Neptune TLP

The Neptune Tension Leg Platform began production in 2007, with five of six wells on line. It is located about 120 miles from the Louisiana coast, in 4,274 feet of water, at Green Canyon Block 613. Positioned directly above the Sigsbee Escarpment, the structure exports oil and gas using the Caesar and Cleopatra pipelines serving the region. Production capacity is 50,000 barrels of oil, and 50 million cubic feet of gas, per day, while the reserves in the Neptune field, covering Atwater blocks 573, 574, 575, 167, and 618, are estimated to be up to 150 million barrels of oil equivalent.

In 2008, remediation efforts reinforced pontoon structural components in the hull. When production began, six initial subsea wells were tied back to the platform, with the potential for further development. The operator with the most interest in the facility is BHP Billiton. Partners in the operation include Marathon Oil Corporation, Woodside Energy, and Maxus Exploration Company.

The Neptune reserve was discovered in 1995, and the first appraisal well was drilled in 1997. The project was taken over by BHP Billiton in 2002, which built the standalone tension leg platform, a single column structure with an Atlantia Seastar design. The structure can permanently house 26 people. It also has temporary quarters that can hold an additional 24 people, and a helideck sized for an S-92 helicopter. It’s three-level deck measures 121 by 110 feet, supported by a 5,900-ton mon-column steel hull. Six tendons connect the structure to the seabed (anchored by six, 96-inch diameter, 414-foot-long piles); each is 36 inches in diameter and has 1.36-inch-thick walls.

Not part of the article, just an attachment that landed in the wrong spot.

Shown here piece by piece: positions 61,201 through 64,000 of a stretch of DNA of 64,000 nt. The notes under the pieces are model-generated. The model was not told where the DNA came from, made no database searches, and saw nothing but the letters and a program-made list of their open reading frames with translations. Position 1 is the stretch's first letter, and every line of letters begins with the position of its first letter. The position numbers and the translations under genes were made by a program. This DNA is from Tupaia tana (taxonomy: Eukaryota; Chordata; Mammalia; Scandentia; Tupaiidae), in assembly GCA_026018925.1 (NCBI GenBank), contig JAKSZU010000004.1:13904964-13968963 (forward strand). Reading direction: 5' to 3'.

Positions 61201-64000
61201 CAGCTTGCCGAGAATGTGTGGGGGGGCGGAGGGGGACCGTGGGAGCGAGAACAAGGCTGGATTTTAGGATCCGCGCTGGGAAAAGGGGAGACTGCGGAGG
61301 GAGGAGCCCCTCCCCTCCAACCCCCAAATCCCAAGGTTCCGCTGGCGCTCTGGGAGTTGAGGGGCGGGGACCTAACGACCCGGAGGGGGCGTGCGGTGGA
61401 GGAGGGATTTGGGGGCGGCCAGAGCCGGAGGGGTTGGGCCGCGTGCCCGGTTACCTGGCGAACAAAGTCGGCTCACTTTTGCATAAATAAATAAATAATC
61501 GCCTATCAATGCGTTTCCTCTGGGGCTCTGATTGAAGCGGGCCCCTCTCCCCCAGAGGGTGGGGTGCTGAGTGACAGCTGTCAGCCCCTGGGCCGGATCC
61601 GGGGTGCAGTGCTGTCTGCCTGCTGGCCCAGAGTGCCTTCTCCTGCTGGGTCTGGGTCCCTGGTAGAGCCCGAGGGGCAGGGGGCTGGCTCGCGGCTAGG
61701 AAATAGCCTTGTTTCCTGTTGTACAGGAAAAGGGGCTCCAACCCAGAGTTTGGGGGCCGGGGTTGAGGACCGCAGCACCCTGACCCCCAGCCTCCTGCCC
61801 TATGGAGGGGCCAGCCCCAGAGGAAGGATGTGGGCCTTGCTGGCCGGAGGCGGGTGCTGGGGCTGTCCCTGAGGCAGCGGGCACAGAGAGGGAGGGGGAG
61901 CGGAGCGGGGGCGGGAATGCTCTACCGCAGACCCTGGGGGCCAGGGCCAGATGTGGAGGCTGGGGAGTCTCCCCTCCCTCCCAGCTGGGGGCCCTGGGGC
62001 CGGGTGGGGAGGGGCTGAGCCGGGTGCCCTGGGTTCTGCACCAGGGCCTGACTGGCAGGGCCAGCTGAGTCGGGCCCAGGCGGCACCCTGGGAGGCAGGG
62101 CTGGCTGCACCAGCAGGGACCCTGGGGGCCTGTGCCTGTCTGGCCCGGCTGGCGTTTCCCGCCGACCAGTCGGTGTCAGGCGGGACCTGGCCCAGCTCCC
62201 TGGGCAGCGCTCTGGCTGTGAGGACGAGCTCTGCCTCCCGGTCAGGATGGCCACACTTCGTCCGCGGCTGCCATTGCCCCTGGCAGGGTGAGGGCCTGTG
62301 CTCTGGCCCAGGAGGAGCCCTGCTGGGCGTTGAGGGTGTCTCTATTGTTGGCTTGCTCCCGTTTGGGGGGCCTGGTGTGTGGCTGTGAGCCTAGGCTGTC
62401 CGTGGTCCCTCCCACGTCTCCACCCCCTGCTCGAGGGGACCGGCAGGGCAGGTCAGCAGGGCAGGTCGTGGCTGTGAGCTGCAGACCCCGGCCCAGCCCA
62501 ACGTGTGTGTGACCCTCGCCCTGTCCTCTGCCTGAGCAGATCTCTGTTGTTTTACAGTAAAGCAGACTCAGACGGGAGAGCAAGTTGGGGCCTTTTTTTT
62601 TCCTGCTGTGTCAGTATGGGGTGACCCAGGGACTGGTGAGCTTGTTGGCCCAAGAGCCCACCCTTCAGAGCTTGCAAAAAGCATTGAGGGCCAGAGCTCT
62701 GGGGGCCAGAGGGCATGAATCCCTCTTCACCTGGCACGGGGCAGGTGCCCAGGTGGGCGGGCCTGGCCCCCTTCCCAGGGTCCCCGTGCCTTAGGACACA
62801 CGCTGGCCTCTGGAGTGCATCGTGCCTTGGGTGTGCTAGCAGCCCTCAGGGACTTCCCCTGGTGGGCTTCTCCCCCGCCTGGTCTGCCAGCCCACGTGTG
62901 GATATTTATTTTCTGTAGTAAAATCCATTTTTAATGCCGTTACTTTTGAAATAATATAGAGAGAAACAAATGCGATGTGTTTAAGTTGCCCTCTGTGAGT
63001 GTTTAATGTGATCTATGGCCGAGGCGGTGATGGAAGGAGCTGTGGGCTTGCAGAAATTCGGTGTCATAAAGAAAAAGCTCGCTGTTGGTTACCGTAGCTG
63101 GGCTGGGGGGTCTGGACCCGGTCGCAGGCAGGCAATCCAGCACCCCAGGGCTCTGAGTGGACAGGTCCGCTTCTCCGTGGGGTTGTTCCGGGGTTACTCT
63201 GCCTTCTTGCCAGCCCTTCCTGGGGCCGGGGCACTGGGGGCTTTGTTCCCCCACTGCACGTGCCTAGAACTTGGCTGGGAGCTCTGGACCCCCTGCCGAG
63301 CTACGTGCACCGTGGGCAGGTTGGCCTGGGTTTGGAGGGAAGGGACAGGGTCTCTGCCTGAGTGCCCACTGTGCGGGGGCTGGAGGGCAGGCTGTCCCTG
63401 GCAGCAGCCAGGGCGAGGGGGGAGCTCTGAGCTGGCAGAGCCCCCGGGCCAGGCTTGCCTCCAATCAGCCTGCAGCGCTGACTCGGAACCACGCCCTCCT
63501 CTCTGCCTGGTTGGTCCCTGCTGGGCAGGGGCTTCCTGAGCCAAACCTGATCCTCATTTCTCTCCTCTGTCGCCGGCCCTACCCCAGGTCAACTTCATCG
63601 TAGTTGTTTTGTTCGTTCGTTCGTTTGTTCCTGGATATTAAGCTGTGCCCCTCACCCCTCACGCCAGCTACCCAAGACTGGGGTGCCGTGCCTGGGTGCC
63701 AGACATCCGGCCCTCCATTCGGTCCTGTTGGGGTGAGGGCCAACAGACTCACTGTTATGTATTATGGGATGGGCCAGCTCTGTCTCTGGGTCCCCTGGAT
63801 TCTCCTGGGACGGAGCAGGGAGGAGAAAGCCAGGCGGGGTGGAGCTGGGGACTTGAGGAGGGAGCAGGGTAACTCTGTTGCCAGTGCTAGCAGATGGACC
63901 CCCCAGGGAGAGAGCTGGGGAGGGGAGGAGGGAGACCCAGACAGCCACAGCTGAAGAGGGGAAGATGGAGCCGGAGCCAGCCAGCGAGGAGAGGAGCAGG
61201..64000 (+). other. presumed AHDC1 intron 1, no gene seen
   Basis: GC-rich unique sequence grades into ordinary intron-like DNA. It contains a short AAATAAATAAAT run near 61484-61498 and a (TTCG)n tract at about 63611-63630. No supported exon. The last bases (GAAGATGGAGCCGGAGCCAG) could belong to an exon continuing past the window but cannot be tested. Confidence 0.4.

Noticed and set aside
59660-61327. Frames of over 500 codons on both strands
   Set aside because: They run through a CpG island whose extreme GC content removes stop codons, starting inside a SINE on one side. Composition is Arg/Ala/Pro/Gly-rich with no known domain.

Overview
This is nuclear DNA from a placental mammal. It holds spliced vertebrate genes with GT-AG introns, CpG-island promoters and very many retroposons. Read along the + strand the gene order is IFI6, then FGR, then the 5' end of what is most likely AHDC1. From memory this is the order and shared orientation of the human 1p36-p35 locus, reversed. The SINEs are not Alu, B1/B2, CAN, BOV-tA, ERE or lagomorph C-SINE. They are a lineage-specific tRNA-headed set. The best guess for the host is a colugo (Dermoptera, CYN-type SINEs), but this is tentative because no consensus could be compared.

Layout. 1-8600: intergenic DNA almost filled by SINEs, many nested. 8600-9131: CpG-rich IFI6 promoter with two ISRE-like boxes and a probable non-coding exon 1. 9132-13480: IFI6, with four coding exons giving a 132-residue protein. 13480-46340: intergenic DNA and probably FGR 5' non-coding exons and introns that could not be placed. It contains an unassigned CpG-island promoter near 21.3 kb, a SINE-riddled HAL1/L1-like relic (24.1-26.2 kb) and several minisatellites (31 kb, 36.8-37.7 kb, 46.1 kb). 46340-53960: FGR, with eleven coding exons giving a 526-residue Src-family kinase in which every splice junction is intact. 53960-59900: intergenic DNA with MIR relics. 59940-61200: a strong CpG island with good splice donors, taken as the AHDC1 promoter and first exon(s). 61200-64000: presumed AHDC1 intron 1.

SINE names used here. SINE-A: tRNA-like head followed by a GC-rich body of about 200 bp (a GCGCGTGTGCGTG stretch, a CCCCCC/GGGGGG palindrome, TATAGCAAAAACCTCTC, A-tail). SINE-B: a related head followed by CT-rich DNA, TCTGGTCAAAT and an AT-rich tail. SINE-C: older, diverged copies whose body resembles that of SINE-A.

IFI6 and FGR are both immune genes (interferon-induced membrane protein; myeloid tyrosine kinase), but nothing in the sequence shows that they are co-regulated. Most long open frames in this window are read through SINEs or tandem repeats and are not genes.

Built at a total cost of about $1.2 billion, the facility exports oil via the Caesar pipeline, and gas via the Cleopatra line.

The company’s assets attained ISO 14000 certification in June 2004. It is one of a few oil and gas producers in the Gulf of Mexico that has, and it also earned Occupational Health Safety and Standard 180001 certification in 2005. BHP’s goal is for there to be no harm to people or the environment.

However, a safety inspection conducted after the platform was first built found anomalies in the hull. The findings delayed production for a few months; it was to have started in December 2008, but operations began the following July.

Working on an offshore oil platform comes with many risks. Equipment failures, storms, and the distance from shore and medical and emergency resources put employees at risk. Even a minor equipment problem or slip can cause a serious injury or worse, but a fire or explosion can cause extensive harm and even a rig to sink. Exposure to volatile oil and gas, in addition to chemicals and other compounds, is a concern every day someone is on the job.

Have you been injured on the job at the Neptune Tension Leg Platform? Contact us via the form on our website, to receive vital information on how to present your case and potentially receive compensation.

Neptune TLP
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